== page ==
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Testing the waters: Hyderabad lab pushes for smart solutions to curb water wastage

The IIITH students use AI algorithms to get real-time data. This gives them insights into the water distribution network, especially about leakages as well as water consumption behaviour

Published: 16th May 2021 05:00 AM  |   Last Updated: 15th May 2021 12:01 PM   |  A+A-

Smart City Living Lab in collaboration with Smart City mission and Government of Telangana, announced the Water Challenge this March to find viable solutions to solve water quality and supply issues.

Smart City Living Lab in collaboration with Smart City mission and Government of Telangana, announced the Water Challenge this March to find viable solutions to solve water quality and supply issues.

Vikram Gulecha, Karan Behar and Riddhish Soni of Oceo, aka, Project Jalashaya, come from diverse backgrounds. Count Google and ISRO among them. This talented group has created a technology to benefit water utilities, irrigation departments and hydropower corporations. International Institute of Information Technology Hyderabad (IIITH) students Rishikesh Bose, Nilesh Bawankar, Ayush Kumar Lall and Ansh Khandelwal put their heads together to come up with a ‘Smart Water Meter’ idea. The concept would benefit the government, municipal corporation and large communities.

Team Kritsnam—comprising IIT Kanpur and Kharagpur students Sri Harsha K, Prudhvi Sagar, Neeraj Rai, and Vinay Chataraaju—helps the local water sewerage boards, rural water supply and sanitation networks, industries and groundwater department. Whatever the water problem, these youngsters have you covered.
Smart City Living Lab, an open-innovation ecosystem at the IIITH, in collaboration with Smart City mission and Government of Telangana, announced the Water Challenge this March to find viable solutions to solve water quality and supply issues. Three teams will be presenting their final ideas this month.

The winner will be able to implement a pilot run in one of the cities of Telangana. Anuradha Vattem, curator of the project, says, “We received 16 responses of which four were shortlisted. After a series of discussions with the shortlisted teams, it was decided that the three teams will be doing the ‘proof of concept’ at the IIITH lab. Most of these solutions are tailored to the needs of the Indian demographic and can be deployed globally too.”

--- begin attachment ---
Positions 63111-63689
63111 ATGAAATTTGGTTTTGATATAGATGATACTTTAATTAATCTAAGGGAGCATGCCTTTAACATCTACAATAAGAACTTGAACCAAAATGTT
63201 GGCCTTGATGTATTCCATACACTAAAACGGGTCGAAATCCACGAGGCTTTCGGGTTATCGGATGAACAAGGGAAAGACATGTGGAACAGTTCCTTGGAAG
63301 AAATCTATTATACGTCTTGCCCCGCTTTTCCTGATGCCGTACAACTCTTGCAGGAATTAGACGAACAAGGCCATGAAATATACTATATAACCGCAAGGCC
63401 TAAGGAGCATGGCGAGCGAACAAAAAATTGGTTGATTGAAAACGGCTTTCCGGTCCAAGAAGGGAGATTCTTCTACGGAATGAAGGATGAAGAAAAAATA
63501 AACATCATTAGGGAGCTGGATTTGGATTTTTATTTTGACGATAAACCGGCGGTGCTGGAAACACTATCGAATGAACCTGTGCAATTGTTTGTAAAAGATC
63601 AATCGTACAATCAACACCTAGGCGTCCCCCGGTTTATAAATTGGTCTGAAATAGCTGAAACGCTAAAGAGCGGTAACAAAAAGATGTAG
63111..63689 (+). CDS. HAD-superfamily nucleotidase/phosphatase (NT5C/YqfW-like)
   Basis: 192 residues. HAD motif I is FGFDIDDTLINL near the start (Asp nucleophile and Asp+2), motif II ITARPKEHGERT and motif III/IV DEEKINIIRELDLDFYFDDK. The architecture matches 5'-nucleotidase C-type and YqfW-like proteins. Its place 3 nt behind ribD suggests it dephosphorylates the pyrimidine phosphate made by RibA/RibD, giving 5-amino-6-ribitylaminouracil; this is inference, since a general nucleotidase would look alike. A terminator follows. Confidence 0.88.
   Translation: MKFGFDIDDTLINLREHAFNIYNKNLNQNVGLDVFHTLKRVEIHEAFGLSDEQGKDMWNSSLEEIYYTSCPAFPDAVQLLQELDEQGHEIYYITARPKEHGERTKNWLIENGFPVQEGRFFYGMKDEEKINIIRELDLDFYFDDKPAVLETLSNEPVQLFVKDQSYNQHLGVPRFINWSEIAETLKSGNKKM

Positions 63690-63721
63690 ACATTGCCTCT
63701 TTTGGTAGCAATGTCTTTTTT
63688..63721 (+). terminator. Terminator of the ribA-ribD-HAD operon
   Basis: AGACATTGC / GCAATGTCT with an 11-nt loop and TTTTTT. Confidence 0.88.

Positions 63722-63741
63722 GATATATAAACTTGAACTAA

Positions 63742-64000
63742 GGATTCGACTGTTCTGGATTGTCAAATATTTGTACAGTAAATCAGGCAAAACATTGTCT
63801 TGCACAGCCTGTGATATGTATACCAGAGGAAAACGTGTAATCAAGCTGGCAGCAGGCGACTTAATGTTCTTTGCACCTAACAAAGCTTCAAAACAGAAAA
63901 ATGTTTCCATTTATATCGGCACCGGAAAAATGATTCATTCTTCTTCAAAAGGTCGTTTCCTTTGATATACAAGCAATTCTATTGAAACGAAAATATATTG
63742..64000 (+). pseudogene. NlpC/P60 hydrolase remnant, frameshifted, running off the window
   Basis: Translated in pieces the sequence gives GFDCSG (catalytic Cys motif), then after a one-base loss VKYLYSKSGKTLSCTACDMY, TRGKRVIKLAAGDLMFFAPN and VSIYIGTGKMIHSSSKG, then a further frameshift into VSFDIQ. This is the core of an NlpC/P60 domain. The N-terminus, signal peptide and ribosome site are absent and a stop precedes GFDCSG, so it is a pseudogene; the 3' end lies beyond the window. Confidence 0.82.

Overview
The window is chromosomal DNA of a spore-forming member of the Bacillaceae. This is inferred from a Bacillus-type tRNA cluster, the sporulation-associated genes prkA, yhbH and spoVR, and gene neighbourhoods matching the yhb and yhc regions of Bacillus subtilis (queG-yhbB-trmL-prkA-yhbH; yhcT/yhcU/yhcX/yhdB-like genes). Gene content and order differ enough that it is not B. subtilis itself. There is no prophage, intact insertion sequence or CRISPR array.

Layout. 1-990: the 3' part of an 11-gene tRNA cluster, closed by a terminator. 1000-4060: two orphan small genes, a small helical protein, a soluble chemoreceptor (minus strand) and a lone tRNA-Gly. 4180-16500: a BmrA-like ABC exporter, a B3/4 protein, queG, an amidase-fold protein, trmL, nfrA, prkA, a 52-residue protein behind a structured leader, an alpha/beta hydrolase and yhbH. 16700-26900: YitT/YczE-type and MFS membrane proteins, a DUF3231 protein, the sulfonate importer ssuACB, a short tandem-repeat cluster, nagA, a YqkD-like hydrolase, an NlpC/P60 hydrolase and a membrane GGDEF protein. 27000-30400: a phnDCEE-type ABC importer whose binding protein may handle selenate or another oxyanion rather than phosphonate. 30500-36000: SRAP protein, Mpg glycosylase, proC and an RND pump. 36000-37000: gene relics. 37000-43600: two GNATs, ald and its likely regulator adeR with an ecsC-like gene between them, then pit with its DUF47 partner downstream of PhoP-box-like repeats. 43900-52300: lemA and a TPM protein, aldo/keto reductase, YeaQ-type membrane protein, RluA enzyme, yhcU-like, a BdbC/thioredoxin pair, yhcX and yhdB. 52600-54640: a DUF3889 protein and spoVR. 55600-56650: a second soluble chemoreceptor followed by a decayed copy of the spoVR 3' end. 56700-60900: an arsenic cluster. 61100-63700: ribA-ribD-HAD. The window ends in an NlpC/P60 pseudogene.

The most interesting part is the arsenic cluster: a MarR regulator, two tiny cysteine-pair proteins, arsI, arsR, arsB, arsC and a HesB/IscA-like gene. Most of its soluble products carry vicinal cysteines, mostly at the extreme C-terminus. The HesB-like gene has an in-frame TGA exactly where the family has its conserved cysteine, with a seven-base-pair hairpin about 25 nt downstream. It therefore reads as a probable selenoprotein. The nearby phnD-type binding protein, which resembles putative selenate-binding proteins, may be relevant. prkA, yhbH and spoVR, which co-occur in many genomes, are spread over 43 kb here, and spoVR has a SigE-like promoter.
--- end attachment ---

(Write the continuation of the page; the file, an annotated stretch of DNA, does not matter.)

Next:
Although it took Project Jalashaya three years to move from ideation to implementation, the result—to be able to monitor pipeline leakages and demand justice—paid off. Harnessing evolving technology to the maximum, the team uses new geospatial resources and tools such as GIS, remote sensing, social networking, and even mobile phones etc, to provide ‘Decision Support Scenarios’, which would be vital to monitor the water leak detection. “This enables equitable distribution of water due to accurate water leak forecasts and precise assessment of pipeline damage due to corrosion, construction, human negligence etc,” they promise.

The IIITH students use AI algorithms to get real-time data. This gives them insights into the water distribution network, especially about leakages as well as water consumption behaviour of the community in different times and seasons. “Governments and communities can take these insights to improve the water distribution, reduce wastage and save more,” says the team. Since the budget was not sufficient to deploy digital water meters, they switched to analog meters, a cheaper alternative. “Fortunately, it worked. Currently the raw material cost for each node is Rs 7,000. But we are working on a cheaper version,” they say enthusiastically. The challenge? “The nodes deployed in insecure locations could get stolen and need special iron cages for protection,” they rue.

In two years, Team Kritsnam’s project idea has turned into a product that saves 30 percent of water consumption. “In one of the hackathons by the Ministry of Water Resources, we proved that if we can measure the level and flow of water in all places, we can do the complete water budgeting for the country. This made us think towards developing a flow meter which is ideal for monitoring from remote locations,” says the team. The cost of the project, including implementation, is Rs 40,000. The only dampener is that poor network connectivity could affect it as it uses cellular signals for data transmission from meter to cloud. But if the projects see successful implementation, it will be goodbye to some pressing water issues. 



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